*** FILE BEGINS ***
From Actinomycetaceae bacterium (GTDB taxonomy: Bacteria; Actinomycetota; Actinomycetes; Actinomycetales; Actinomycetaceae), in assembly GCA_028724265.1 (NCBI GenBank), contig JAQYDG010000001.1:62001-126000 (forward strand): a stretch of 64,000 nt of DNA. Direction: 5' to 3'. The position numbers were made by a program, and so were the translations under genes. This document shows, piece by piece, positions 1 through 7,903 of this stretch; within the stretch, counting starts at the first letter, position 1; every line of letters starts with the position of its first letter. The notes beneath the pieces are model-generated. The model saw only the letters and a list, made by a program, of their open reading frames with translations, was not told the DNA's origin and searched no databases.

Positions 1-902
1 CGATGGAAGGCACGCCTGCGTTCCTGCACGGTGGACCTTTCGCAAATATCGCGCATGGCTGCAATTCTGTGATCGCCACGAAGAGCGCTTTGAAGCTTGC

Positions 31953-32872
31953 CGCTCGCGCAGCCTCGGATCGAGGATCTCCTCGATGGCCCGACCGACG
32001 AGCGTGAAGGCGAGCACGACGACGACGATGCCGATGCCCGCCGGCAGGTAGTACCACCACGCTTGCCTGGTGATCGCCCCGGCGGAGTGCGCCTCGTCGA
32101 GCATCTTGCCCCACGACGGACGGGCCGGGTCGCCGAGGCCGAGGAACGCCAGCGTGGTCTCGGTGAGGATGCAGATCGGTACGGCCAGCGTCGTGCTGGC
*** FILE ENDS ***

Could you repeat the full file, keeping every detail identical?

From Actinomycetaceae bacterium (GTDB taxonomy: Bacteria; Actinomycetota; Actinomycetes; Actinomycetales; Actinomycetaceae), in assembly GCA_028724265.1 (NCBI GenBank), contig JAQYDG010000001.1:62001-126000 (forward strand): a stretch of 64,000 nt of DNA. Direction: 5' to 3'. The position numbers were made by a program, and so were the translations under genes. This document shows, piece by piece, positions 1 through 7,903 of this stretch; within the stretch, counting starts at the first letter, position 1; every line of letters starts with the position of its first letter. The notes beneath the pieces are model-generated. The model saw only the letters and a list, made by a program, of their open reading frames with translations, was not told the DNA's origin and searched no databases.

Positions 1-902
1 CGATGGAAGGCACGCCTGCGTTCCTGCACGGTGGACCTTTCGCAAATATCGCGCATGGCTGCAATTCTGTGATCGCCACGAAGAGCGCTTTGAAGCTTGC

Positions 31953-32872
31953 CGCTCGCGCAGCCTCGGATCGAGGATCTCCTCGATGGCCCGACCGACG
32001 AGCGTGAAGGCGAGCACGACGACGACGATGCCGATGCCCGCCGGCAGGTAGTACCACCACGCTTGCCTGGTGATCGCCCCGGCGGAGTGCGCCTCGTCGA
32101 GCATCTTGCCCCACGACGGACGGGCCGGGTCGCCGAGGCCGAGGAACGCCAGCGTGGTCTCGGTGAGGATGCAGATCGGTACGGCCAGCGTCGTGCTGGC